Turn the City over to the Dogs | Opinion
Posted by Gary Howe | March 13, 2021
We heard they were coming, but we didn’t know how long they would stay. The public typically did not take time to attend our monthly Parks and Recreation Commission meetings. Still, on that particular Thursday evening 10 years ago, a controversial project in West Bay was on the agenda. As we expected, over 100 people came to talk about it.
The other group of people we heard sat patiently in the back of the room. You weren’t there for the controversy. They weren’t even on the agenda. They were there to call upon Traverse City to build the first off-leash dog park. You might as well have asked for dogs to be brought to Mars.
The city was in the midst of a multi-million dollar transformation of its bay. The Parks and Recreation Commission, although growing in importance, was still an advisory body with no authority. All the progress that emerged from the commission was due to the tenacity of the townspeople and the voluntary members of the commission.
That spring night, when we finally made it to the point in the gathering where the general public could speak, two townspeople, Jami and Levi, rose from their seats in the background to propose a dog park within the city limits on behalf of her small group of followers. They stated that their inquiries to the community and the county were unsuccessful. “It’s just a fence,” they told the commission. “We can do this before summer starts. Traverse City can do that.”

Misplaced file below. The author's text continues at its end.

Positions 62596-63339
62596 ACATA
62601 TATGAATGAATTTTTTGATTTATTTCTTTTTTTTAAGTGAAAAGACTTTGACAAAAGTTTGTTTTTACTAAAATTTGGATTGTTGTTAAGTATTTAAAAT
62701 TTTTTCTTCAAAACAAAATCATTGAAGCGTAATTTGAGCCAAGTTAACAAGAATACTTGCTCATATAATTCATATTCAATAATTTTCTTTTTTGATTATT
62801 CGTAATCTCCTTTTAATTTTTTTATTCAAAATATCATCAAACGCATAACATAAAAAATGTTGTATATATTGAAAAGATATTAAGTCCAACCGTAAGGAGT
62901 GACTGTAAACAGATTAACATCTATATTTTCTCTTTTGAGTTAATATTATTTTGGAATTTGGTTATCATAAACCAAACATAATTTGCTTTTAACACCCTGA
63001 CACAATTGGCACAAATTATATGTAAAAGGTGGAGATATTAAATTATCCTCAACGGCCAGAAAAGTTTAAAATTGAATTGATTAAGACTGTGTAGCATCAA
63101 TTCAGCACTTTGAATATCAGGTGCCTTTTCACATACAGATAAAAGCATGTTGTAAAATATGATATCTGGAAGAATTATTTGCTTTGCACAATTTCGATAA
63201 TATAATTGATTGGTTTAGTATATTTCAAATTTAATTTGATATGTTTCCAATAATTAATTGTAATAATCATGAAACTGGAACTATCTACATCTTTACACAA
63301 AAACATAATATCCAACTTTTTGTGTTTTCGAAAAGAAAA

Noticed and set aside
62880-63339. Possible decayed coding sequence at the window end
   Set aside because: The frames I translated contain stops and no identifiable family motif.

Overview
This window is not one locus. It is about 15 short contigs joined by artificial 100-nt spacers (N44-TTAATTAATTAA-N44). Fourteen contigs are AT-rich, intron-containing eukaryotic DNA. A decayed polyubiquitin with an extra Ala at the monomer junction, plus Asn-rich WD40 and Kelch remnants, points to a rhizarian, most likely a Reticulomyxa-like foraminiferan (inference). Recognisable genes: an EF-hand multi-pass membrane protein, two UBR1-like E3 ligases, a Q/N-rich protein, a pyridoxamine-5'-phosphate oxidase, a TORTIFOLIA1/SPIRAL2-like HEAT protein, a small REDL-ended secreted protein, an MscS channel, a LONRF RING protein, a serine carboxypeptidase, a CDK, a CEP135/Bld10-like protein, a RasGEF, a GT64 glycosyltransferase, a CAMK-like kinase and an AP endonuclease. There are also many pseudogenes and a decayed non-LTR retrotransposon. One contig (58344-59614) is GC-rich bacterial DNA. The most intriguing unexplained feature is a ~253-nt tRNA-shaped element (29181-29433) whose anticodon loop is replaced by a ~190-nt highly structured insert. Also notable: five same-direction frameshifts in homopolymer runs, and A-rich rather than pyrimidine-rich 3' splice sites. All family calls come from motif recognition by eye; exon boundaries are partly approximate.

It’s no secret that I generally prefer dogs over humans. When I travel to other cities, I visit the places where dogs can run and play. So I had a great understanding of Jami and Levi’s cause. As a member of the Parks and Recreation Commission, I knew the city had recently added a dog park to its five-year plan. And as an observer of local politics, I knew that this request from a small group of citizens for a dog park in the office of the city administrator or at the city commission itself on the recommendation of our commission did not stand a great chance. In 2011, the city’s leaders focused on downsizing, cutting costs and paving streets. If we were to wag the dog, we’d need a plan.
“I’m with you,” I said to Jami and Levi after the meeting. “I appreciate your optimism, but we have to work on your schedule. It will take a lot of work to be successful.” They left suspicious but committed. A month later, they returned to our monthly meeting to remind us of their request, and the Park and Recreation Commission set up a subcommittee to work with the dog park champions.
We didn’t open the dog park until summer as Jami and Levi had hoped. Advocacy for the good, even for good dogs, is seldom a straight line. It took over a year and a half to open Wags West, which is still the only dog park in town to this day (there is now Silver Lake Dog Park 10 minutes west of town). It took nine months to develop a plan and submit it to the city commission. It took another six months for the city to apply for fencing. It took nearly a year to raise the $ 30,000 to build the park. It was a few more years before water stations and a donor mark were added. Thank you all.